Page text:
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4 ways to bring out the good vibes in your voice

by | Public speaking, Voice

Bringing energy into your voice. 4 simple steps. Not enough sleep, too much travel, a budding cold, or simply a lack of motivation? Your voice is a sensitive barometer that quickly gives away your physical and emotional state.

Yet, in the harsh reality of life we often need to sound engaged and convincing also when we are not on form. How can you work up some energy in your voice on the days when it does not come naturally? Here are four of my favorite ways to ignite the spark in just a few minutes:

Get physical

Energizing your body and using movement is the one of the simplest ways to spice up your voice.

Before you speak: Swing your arms, shake loose, do jumping jacks, or push-ups against the wall. Go for a brisk walk or run up a flight of stairs.

While you speak: Use gestures. If you are standing, walk to different parts of the room or stage (with purpose, not just pacing nervously). If you are sitting, lean forward towards your speaking partner/s.

Solicit some support

Your vocal folds are tiny and fragile. Let your big support muscles do the hard work instead.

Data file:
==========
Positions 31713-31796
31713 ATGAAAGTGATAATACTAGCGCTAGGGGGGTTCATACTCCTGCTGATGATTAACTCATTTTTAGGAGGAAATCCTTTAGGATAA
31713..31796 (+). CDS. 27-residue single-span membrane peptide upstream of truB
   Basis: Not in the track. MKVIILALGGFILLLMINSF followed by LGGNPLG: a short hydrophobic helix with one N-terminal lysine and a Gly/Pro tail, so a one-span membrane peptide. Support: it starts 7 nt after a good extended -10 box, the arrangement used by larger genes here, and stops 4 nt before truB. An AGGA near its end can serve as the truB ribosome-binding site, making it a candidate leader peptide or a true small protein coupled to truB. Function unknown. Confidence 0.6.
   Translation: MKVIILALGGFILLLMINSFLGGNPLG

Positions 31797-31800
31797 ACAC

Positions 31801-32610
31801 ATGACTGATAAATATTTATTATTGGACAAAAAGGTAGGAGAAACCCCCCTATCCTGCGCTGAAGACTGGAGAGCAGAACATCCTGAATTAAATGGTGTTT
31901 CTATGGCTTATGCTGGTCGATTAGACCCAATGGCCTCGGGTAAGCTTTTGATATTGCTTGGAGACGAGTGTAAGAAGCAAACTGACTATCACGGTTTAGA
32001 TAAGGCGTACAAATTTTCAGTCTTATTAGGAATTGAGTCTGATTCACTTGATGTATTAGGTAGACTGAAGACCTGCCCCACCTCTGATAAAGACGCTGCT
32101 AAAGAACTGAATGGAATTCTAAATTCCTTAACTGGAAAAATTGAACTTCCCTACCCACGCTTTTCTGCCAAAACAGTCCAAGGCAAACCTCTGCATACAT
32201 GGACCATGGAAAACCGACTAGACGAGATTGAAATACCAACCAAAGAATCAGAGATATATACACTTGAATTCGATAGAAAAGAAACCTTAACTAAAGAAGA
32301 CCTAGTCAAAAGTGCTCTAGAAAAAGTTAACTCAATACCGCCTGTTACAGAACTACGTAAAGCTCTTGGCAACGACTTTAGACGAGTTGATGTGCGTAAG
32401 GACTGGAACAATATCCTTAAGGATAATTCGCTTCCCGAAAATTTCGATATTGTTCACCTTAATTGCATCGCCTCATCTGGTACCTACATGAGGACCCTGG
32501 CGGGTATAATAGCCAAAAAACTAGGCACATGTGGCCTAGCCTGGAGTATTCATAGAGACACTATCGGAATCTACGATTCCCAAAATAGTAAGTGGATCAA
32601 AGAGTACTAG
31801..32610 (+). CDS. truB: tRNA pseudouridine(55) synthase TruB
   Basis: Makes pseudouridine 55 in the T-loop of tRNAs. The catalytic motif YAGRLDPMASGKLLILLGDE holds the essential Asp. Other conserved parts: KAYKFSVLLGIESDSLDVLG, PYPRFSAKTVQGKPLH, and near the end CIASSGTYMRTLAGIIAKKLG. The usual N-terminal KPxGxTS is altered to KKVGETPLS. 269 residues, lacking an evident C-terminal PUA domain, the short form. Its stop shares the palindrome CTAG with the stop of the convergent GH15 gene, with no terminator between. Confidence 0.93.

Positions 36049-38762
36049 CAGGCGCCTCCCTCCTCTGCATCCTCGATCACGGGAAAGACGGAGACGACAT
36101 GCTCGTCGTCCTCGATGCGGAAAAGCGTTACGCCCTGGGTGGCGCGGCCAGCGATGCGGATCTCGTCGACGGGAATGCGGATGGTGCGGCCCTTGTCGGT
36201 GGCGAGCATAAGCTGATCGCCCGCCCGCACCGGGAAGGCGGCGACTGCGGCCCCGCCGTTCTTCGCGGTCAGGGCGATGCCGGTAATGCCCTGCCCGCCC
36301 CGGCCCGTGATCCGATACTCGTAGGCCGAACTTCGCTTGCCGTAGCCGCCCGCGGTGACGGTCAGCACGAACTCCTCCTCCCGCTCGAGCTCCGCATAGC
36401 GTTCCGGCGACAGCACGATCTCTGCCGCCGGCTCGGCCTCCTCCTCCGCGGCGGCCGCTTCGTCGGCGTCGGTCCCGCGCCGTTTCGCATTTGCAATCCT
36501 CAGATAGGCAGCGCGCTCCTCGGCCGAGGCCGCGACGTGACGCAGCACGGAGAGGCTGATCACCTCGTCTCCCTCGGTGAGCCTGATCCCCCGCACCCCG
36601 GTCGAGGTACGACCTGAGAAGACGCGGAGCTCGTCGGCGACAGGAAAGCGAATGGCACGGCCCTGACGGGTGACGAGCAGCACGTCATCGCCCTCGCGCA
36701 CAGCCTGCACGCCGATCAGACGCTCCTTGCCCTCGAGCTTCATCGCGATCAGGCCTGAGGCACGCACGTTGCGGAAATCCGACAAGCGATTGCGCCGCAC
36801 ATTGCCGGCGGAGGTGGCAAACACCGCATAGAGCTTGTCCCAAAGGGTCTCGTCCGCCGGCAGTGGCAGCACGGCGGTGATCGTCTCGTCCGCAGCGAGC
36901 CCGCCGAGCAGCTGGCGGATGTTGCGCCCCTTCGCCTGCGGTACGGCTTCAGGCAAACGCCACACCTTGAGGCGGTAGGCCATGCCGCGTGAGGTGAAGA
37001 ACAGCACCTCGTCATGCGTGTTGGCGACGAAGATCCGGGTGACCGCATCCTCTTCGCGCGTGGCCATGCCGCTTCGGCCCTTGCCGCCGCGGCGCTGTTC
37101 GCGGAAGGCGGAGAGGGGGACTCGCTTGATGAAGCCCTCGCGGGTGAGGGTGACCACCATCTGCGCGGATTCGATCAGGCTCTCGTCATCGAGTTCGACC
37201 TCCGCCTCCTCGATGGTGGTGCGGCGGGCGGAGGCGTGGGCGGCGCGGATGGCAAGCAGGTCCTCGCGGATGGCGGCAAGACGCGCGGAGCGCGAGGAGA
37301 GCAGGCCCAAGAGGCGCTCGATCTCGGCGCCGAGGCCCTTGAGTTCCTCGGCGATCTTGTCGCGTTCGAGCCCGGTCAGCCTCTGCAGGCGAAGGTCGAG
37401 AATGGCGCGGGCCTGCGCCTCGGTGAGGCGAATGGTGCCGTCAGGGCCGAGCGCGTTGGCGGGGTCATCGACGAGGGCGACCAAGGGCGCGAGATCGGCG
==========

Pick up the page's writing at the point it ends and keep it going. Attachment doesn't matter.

Sitting: Initiate the movement to stand up, but freeze just in the beginning of the movement. Notice which muscles are engaged (thighs, buttocks, abdominals, lower back and sides of your waist). Now engage these muscles voluntarily and say loudly e.g. “Hi, my name is NN.” Then slouch, relax and repeat the phrase, noticing the difference.

Standing: Imagine you are standing on a bus that is moving and shaking. You need to keep your balance – and you are squeezing an orange in each armpit (as one does). Notice all the muscles that get activated.

Mind the mask

For a strong and vibrant voice, let it resonate in “the mask” – the area around your nose and mouth.

Say “Mmmmmmm”. See if you can feel that buzz at the front of your face. That’s mask resonance. Say “Mmm-one, Mmm-two, Mmm-three” and let the vibrations carry over into the sounds following the M. Then practice full sentences, always starting on an Mmm and feeling the resonance in the mask: “Mmmm – It’s great to see you.”

Conquer the consonants

Strong consonants give definition, clarity, and energy to your speech.

Read any text exaggerating the plosive consonants p, t, k, b, d, and g (as in go). Make up your own nonsense phrase and say it fast giving your lips and tongue a real workout: “Peter Katy body goodie”.

Or play the Shakespearian insult game with an imaginary friend!